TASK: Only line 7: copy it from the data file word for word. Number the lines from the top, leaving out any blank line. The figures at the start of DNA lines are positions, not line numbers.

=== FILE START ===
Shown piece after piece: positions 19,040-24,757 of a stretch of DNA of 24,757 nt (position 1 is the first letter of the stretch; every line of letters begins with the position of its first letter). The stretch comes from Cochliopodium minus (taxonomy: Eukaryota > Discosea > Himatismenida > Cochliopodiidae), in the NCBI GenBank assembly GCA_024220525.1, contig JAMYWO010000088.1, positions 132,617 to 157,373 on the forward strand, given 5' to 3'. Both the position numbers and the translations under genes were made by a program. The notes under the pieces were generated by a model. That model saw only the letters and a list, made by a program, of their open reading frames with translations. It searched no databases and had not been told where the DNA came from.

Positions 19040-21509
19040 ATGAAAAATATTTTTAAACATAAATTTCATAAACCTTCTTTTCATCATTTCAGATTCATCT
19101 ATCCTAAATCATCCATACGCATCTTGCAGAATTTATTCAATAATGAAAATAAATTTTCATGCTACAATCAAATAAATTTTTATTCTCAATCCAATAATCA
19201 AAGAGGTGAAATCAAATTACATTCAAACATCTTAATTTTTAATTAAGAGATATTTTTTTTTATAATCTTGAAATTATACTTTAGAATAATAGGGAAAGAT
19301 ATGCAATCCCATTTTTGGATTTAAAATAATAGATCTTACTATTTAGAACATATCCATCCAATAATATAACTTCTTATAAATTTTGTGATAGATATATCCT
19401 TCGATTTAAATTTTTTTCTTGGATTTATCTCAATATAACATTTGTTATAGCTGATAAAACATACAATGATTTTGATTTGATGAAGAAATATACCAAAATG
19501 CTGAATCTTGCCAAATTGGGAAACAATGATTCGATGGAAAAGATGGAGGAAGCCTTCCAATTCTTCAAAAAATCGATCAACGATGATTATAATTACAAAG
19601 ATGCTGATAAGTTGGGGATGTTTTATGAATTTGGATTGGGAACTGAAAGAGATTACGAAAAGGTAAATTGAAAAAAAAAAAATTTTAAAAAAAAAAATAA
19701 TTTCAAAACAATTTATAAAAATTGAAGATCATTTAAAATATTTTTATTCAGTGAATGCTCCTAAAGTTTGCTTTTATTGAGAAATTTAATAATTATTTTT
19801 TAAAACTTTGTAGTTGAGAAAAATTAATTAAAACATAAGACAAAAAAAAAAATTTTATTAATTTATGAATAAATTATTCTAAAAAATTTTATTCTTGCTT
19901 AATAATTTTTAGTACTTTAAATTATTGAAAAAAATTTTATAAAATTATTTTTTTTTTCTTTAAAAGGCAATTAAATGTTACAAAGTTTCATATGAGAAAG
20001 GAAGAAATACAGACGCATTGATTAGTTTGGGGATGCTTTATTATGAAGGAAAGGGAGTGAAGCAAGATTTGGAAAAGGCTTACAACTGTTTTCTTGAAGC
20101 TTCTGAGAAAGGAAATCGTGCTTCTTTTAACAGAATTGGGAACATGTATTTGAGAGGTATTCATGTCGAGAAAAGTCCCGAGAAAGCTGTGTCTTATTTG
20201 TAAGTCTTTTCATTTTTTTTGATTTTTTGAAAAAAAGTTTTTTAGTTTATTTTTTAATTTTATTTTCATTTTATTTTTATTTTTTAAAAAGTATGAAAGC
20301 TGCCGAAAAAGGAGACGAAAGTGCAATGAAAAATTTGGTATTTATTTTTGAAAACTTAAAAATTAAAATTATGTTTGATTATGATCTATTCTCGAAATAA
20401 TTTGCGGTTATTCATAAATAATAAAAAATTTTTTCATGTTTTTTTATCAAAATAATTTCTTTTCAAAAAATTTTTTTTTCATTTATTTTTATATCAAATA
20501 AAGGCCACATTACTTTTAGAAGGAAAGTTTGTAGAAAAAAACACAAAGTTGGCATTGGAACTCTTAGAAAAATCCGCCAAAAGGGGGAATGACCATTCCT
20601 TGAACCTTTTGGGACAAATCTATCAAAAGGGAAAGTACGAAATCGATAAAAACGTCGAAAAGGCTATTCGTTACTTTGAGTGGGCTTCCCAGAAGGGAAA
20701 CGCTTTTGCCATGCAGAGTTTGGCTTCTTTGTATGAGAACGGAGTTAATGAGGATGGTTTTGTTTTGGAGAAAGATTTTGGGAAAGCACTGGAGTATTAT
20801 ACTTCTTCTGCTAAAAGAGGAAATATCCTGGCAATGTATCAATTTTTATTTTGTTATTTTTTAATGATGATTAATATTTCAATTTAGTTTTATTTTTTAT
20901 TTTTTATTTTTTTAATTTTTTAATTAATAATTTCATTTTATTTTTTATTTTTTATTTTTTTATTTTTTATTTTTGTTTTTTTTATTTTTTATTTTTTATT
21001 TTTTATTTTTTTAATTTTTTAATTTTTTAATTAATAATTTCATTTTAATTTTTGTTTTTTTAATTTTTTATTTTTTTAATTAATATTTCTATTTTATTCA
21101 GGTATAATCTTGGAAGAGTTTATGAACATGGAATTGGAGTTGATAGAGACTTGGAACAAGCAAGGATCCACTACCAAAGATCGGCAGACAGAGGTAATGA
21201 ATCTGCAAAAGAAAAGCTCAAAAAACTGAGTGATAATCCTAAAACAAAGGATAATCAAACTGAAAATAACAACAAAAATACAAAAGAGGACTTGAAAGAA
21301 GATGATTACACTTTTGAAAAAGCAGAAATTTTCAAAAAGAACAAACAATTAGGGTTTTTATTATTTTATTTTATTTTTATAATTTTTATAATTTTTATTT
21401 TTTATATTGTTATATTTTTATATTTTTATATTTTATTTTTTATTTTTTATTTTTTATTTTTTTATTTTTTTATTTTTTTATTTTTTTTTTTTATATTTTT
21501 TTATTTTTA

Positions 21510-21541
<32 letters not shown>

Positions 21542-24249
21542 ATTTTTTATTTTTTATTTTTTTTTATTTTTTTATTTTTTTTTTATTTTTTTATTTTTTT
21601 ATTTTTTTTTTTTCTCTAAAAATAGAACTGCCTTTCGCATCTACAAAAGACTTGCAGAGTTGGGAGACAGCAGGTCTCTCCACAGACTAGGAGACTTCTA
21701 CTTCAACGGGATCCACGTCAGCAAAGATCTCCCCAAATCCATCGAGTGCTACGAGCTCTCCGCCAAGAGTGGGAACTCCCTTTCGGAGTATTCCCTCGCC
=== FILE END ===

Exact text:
19401 TCGATTTAAATTTTTTTCTTGGATTTATCTCAATATAACATTTGTTATAGCTGATAAAACATACAATGATTTTGATTTGATGAAGAAATATACCAAAATG